What does Death of a Salesman say about free enterprise and competition, especially in terms of profit-making?  

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Susan Hurn | College Teacher | (Level 1) Educator Emeritus

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The message in the play is developed through the lives of numerous characters. Some (like Howard and Charley) succeed financially, while others fail. Willy enjoyed success as a salesman so long as he had the physical stamina to compete in the marketplace. When he grows old and tires, he finds that he no longer has a place in the economic system. When he can no longer stand up to the competition, after thirty-four years, Howard fires him. Losing his job finally pushes Willy over the edge, psychologically, because he always defined himself in terms of how much money he could make. It was his only yardstick in determining a man's personal worth. 

Biff and Happy grew up accepting their father's principles, but they did not inherit his work ethic. As a result, neither works while chasing "success," and neither achieves anything of value. Bernard, however, works hard, gets an education, and becomes a successful lawyer, arguing a case before the Supreme Court. Unlike Biff and Happy, Bernard did not cut corners in the pursuit of success. He desired more than turning a quick profit.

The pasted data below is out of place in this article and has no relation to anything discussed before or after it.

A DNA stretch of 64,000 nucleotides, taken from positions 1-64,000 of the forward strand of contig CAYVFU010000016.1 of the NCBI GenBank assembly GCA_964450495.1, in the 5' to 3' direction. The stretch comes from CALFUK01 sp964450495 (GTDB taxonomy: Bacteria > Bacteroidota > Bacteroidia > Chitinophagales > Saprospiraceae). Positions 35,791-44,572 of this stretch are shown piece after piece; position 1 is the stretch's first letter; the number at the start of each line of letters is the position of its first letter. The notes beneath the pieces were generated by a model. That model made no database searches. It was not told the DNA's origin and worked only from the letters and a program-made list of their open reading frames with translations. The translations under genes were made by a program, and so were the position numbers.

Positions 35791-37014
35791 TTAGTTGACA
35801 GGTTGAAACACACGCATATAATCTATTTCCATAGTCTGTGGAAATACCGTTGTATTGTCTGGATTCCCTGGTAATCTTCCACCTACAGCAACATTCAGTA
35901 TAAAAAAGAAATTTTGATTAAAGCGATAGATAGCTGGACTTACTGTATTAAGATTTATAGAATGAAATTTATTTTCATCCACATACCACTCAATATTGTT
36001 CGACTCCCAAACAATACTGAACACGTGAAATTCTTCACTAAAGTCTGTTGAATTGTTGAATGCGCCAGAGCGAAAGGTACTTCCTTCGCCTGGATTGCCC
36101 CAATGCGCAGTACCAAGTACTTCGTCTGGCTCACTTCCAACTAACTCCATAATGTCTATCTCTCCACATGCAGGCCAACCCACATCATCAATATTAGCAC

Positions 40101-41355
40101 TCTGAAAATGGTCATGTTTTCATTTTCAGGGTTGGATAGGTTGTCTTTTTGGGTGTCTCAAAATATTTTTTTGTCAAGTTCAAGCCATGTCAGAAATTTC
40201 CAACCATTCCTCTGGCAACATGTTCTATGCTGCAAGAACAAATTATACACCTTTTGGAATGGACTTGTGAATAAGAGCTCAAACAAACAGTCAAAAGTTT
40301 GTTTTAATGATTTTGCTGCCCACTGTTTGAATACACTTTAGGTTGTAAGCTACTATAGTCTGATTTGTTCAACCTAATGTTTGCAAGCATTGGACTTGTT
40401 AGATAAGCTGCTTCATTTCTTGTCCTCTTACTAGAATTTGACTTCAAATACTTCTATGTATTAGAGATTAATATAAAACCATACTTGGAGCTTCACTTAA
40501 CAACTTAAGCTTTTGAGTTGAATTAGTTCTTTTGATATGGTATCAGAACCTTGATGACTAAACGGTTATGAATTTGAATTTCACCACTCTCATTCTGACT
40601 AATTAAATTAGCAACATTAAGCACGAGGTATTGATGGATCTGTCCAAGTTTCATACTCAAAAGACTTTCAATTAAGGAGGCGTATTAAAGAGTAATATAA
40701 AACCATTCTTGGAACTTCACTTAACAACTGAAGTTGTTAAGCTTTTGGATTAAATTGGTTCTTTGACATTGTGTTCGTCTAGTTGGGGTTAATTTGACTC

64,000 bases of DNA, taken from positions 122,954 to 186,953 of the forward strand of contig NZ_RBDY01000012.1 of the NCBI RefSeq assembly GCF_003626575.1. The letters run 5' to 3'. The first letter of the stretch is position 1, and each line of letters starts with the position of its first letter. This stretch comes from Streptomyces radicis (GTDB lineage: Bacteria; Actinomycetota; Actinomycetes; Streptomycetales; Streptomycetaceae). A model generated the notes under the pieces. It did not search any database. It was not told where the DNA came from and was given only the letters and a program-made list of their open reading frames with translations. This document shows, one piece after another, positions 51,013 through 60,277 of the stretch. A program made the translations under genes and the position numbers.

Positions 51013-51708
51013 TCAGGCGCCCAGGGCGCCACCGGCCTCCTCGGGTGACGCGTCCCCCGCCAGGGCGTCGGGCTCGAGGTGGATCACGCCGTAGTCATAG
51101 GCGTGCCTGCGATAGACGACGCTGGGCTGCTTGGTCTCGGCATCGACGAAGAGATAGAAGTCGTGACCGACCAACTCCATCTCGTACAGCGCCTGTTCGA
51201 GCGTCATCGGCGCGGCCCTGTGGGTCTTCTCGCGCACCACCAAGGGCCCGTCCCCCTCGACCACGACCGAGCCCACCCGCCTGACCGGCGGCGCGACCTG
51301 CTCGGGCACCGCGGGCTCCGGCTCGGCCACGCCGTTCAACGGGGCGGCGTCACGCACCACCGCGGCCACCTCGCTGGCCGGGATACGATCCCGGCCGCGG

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epollock | (Level 3) Valedictorian

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Arthur Miller's "Death of a Salesman" statement on capitalism and free enterprise is clearly a naturalistic one. in which environment and heredity dominate, even determine human endeavor or success. Willy's deepening failure parallels that of his environment and the play's setting: His home in Brooklyn is constricted by the city whose chocking growth has killed the elms, crushed hope, and blotted out growth.

Heredity also works against Willy and his sons. Each generation repeats patterns of behavior  established by their parents. Both Willy and Biff have been less successful than their brothers. Presumably, both Willy and his "wild-hearted" father were unfaithful, both fathers failed their sons and left them insecure. Willy explains, "Dad left when I was such a baby...I still feel temporary about myself." 

The character of Ben is not so much a revealed character as he is a representation of the ideas of success in Willy's mind. Bernard on the other hand, ends up successful, according to Willy, but not in an economic sense. He has a job with prestige.

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